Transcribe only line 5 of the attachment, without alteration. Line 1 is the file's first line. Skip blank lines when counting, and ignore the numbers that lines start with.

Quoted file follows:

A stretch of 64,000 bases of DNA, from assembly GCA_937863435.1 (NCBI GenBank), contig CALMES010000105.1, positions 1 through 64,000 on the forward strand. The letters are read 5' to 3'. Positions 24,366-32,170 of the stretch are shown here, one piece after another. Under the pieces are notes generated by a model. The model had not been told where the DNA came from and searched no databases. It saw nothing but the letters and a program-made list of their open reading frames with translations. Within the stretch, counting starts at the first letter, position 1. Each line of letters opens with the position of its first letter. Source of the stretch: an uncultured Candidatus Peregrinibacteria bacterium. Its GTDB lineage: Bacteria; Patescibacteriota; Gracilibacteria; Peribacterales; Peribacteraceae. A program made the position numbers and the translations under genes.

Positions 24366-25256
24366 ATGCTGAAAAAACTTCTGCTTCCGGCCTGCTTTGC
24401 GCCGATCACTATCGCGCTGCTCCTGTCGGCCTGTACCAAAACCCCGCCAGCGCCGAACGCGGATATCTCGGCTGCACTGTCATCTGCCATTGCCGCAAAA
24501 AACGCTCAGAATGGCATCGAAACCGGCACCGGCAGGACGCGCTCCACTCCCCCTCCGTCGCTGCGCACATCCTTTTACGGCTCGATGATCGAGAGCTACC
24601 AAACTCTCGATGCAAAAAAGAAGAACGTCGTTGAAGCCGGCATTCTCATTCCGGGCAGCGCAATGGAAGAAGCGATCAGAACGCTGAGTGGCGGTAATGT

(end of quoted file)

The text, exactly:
24501 AACGCTCAGAATGGCATCGAAACCGGCACCGGCAGGACGCGCTCCACTCCCCCTCCGTCGCTGCGCACATCCTTTTACGGCTCGATGATCGAGAGCTACC